We use the strategy method to conduct laboratory experiments on a nineâ€?player heterogeneousâ€?cost voting game. We replicate the underdog and competition effect, but find significantly higher voter turnout rates to be only partially explained by logit quantal response equilibrium. We examine roundâ€?byâ€?round changes in cutâ€?off behaviour and find that voters are highly responsive to historical pivotal events. Voters also respond to past winning and tying, but only as a minority (upsetting the majority), demonstrating an â€˜underdog winning effectâ€™, receiving extra utility when winning as a minority. An equilibrium with such asymmetry in utility explains the high minority turnout (and high majority turnout as a best response).
"Research Among Copycats: R&D, Spillovers, and Feedback Strategies"
Tinbergen Institute Discussion Paper 14-112/II
GREGA SMRKOLJ, Newcastle University (UK) - Business School
FLORIAN O. WAGENER, University of Amsterdam - Center for Nonlinear Dynamics in Economics and Finance (CeNDEF) - Department of Quantitative Economics, Tinbergen Institute
We study a stochastic dynamic game of process innovation in which firms can initiate and terminate R&D efforts and production at different times. We discern the impact of knowledge spillovers on the investments in existing markets, as well as on the likely structure of newly forming markets, for all possible asymmetries between firms. We show that the relation between spillovers, R&D efforts, and surpluses is non-monotonic and dependent on both the relative and absolute efficiency of firms. Larger spillovers increase the likelihood that a new technology is brought to production, but they do not necessarily make the industry more competitive.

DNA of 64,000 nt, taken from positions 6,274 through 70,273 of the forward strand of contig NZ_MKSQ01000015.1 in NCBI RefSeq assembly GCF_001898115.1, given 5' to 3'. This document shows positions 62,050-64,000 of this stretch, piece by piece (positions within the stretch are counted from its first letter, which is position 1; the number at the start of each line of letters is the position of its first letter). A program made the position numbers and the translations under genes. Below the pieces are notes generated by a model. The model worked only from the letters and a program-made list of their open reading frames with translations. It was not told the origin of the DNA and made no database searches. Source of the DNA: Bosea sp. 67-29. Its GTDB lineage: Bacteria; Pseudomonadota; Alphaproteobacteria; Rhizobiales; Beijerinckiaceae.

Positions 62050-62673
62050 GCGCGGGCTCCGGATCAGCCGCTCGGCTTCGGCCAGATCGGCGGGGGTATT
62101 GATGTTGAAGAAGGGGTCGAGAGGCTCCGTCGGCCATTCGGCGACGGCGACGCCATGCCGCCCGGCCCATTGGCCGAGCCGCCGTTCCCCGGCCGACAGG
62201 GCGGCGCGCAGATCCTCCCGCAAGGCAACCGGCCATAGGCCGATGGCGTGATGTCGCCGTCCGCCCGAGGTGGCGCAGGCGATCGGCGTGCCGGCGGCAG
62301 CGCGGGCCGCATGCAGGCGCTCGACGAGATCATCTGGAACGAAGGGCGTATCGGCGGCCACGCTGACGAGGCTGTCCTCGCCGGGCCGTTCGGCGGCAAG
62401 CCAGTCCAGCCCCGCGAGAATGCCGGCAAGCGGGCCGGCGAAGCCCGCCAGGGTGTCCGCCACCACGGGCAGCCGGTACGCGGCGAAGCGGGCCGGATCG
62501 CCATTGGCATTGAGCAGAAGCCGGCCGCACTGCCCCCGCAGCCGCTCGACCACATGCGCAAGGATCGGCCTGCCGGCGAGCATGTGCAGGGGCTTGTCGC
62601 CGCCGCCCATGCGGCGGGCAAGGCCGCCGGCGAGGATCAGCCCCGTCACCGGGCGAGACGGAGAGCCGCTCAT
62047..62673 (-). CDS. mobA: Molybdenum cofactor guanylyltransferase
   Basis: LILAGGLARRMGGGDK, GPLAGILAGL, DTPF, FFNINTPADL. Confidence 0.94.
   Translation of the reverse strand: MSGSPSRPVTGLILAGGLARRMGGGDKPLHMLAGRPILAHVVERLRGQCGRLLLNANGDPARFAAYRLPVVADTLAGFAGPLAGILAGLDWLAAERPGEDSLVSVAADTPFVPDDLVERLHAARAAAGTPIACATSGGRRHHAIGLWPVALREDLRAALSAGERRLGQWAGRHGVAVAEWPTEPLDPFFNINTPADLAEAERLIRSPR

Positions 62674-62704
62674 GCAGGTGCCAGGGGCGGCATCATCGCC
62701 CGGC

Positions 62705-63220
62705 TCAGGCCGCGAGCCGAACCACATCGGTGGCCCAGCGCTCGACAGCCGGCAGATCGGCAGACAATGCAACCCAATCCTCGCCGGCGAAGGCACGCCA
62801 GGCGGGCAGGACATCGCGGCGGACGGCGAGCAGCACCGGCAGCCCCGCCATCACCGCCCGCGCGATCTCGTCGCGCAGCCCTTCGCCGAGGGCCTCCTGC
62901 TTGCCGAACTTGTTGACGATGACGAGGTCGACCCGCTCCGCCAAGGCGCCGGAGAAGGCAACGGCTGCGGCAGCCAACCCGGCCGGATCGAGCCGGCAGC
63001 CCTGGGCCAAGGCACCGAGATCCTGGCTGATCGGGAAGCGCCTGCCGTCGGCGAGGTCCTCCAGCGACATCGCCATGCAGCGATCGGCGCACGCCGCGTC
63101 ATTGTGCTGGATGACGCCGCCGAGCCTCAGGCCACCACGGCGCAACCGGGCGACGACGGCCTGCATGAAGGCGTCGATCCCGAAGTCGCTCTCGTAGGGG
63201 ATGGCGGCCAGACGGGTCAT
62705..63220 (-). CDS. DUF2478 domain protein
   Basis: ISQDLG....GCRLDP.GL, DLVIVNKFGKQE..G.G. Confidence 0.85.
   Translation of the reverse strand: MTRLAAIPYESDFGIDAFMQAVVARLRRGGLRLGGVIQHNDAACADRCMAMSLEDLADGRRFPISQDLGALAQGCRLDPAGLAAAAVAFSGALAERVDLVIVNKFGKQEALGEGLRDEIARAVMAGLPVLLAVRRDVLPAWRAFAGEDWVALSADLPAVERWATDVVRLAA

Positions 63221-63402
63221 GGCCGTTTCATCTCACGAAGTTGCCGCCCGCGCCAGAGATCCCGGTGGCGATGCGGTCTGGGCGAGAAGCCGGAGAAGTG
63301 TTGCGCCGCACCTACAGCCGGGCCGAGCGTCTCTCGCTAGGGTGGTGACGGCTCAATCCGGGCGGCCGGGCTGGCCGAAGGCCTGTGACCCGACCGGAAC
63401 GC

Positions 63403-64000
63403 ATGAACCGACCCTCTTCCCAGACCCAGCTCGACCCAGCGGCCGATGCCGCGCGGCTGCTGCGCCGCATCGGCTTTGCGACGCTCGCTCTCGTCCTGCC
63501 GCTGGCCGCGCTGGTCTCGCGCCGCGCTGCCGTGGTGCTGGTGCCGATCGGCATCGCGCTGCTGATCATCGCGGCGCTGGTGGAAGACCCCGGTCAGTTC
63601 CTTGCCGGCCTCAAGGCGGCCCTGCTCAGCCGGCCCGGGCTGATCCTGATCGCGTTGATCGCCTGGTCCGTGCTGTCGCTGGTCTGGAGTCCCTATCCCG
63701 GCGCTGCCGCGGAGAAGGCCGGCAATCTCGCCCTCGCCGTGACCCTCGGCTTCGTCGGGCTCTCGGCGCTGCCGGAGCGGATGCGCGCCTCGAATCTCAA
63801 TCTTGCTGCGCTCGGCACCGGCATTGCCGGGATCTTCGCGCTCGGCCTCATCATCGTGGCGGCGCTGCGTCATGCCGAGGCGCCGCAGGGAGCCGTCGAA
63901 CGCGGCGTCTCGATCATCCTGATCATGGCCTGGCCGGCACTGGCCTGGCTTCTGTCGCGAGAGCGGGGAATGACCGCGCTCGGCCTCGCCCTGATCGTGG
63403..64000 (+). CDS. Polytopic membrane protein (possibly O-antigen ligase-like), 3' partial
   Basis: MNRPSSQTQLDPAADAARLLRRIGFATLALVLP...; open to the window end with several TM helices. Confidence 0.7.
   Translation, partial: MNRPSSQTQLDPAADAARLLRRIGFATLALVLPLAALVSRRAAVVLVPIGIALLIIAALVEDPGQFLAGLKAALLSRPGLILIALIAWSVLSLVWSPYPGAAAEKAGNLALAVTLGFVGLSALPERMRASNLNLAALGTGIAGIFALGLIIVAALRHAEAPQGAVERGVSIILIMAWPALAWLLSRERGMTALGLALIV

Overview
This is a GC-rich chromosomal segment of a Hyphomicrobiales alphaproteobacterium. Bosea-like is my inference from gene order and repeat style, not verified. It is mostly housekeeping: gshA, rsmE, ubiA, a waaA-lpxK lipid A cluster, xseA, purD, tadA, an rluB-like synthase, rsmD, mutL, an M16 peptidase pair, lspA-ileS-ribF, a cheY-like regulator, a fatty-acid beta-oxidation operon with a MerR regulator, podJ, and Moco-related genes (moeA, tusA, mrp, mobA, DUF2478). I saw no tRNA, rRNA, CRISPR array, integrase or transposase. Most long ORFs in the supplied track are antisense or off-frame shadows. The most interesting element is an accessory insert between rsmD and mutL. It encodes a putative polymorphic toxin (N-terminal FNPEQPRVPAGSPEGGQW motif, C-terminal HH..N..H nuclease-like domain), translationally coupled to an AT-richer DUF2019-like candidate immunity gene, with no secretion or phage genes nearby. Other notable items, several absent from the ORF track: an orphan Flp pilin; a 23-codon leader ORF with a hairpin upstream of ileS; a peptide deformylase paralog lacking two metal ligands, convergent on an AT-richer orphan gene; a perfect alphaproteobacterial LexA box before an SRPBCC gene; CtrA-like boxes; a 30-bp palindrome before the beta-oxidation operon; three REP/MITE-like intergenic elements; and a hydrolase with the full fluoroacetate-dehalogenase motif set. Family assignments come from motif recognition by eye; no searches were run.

About this eJournal
This eJournal distributes working and accepted paper abstracts of empirical and theoretical papers on game theory, defined as the study of the strategic interaction among rational agents in competitive and cooperative environments, and bargaining theory, defined as a situation in which two or more players have a common interest to co-operate, but have conflicting interests over exactly how to co-operate. The topics in this eJournal include all of the subjects in Section C7 of the JEL classification system.
Editor: Victor Ricciardi, Goucher College